The potency of cannabinoids such as THC can vary significantly due to differences in plant strains, growth conditions, and extraction methods. This can range from 5-25%, although levels much higher can be achieved. Quantitative accuracy will continue to improve as high quality chemical standards of known potency become available.
Pesticides are used largely in commercial cannabis growing operations to kill insects and spiders that may impact quality and yields. Unfortunately, many pesticides are carcinogenic and mutagenic, threatening serious harm to cannabis consumers, particularly immune-compromised medicinal cannabis users.
Platforms for pesticide testing include either GC-MS or liquid chromatography triple quadrupole mass spectrometry (LC-MS), and new instruments coupled with pre-configured methods are used for this application. Existing instruments and methods can be adapted for this purpose provided the sensitivity and limits of detection are suitable, although, specific method development is required to match the range and throughput of a given lab operation.
The extraction process sometimes leaves residual solvents in the concentrated cannabis extract. The result is the persistence of chemicals that are harmful for human consumption. It is therefore important to verify their presence in order to guarantee a safe and chemical-free product for use. GC is the preferred instrumentation for detection and quantitation of a wide range of solvents – with sensitivity and instrument performance matched for a given lab.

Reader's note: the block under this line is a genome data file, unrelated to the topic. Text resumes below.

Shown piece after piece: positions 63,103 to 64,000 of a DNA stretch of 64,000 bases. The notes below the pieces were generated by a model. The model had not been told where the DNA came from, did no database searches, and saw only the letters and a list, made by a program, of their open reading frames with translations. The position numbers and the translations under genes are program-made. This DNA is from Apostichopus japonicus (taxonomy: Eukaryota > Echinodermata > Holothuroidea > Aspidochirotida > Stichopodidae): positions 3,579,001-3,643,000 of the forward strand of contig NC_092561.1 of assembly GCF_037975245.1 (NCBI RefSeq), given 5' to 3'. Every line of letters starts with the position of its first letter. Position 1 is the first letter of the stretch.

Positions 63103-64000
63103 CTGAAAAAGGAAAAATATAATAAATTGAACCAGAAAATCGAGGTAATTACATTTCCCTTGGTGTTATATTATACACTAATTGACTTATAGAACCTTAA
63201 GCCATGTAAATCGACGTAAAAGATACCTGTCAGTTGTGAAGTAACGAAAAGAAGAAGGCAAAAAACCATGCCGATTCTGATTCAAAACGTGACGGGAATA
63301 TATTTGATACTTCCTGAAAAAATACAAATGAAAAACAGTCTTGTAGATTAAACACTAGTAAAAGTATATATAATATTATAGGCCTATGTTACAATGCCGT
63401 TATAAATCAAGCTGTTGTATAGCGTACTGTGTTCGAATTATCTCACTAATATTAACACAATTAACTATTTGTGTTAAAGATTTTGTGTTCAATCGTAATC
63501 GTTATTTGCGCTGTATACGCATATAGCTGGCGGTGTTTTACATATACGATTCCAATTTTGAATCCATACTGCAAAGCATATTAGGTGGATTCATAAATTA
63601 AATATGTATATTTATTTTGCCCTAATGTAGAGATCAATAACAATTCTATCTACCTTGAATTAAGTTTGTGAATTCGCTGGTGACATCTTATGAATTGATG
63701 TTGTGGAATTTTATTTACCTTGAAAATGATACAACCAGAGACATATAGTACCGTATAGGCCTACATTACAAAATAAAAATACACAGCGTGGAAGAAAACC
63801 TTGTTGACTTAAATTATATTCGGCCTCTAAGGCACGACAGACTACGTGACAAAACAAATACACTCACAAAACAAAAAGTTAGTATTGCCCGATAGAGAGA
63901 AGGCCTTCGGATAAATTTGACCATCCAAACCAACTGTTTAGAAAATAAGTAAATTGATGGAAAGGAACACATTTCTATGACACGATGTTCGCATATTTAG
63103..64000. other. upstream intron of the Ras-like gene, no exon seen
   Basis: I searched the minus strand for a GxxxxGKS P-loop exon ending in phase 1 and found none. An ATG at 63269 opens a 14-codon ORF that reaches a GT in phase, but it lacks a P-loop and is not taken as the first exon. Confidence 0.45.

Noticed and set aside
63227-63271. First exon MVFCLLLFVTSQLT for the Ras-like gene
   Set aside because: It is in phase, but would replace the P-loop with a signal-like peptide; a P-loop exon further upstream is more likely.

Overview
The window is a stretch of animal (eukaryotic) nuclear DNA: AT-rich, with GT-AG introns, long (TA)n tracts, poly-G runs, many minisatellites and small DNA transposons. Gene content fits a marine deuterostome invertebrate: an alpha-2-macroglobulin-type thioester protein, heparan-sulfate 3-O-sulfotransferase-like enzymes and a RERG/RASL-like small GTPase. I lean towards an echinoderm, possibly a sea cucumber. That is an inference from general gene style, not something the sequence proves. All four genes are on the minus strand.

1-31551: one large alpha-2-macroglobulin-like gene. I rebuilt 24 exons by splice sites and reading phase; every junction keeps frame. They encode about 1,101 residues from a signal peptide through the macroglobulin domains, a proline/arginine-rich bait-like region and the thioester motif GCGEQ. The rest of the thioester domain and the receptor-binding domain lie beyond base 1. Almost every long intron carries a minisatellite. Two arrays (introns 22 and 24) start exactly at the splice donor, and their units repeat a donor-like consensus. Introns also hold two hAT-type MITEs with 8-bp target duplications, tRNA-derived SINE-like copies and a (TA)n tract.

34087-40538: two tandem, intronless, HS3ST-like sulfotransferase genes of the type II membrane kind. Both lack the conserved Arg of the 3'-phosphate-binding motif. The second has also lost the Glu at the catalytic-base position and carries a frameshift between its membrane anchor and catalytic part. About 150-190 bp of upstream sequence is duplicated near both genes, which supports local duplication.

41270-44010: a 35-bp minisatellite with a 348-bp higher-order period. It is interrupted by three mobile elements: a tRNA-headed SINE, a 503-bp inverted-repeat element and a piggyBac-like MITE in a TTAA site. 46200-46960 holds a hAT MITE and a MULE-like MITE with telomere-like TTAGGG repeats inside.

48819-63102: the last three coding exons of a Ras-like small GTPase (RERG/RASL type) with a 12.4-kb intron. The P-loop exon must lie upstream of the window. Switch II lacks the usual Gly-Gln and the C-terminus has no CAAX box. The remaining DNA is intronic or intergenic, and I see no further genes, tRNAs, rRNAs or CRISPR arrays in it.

Heavy metals, moisture, and microbes
Metals are often found in soil and fertilizer, and can be absorbed by cannabis plants during growth. Analytical testing for metals such as: lead, cadmium, arsenic, and mercury; can ensure the product is free of theses contaminants and safe for consumption. There are several ways to measure the presence of metals, all involving acid treatment and digestion. Inductively Coupled Plasma Mass Spectrometry (ICP-MS) provides the sensitivity needed without requirements for additional sample processing steps and hardware. Atomic Absorption Spectrometry can also be used for this testing purpose.
Moisture is another factor that, when in excess, can lead to the growth of mold and other harmful substances. The moisture content of cannabis can be determined by use of an analytical balance with heating module or moisture balance. The ideal growth conditions for cannabis are also ideal for the growth of potentially harmful bacteria and fungi. Therefore, each harvest must be screened through the use of qPCR and MALDI-TOF analysis, if possible. Mycotoxins, such as aflatoxin and others, can be also detected by LC-MS.
Several companies now offer dedicated instruments for cannabis potency testing which are meant to streamline processing and harmonize analytical testing among laboratories. As well, there is a significant aftermarket for new and used LC systems which can be implemented and optimized for cannabis compound testing. Accordingly, there are highly reputable vendors that sell new, used, and refurbished equipment, along with hardware, components, and service programs. Look for upcoming articles and resources that will highlight these manufacturers, vendors, and technologies.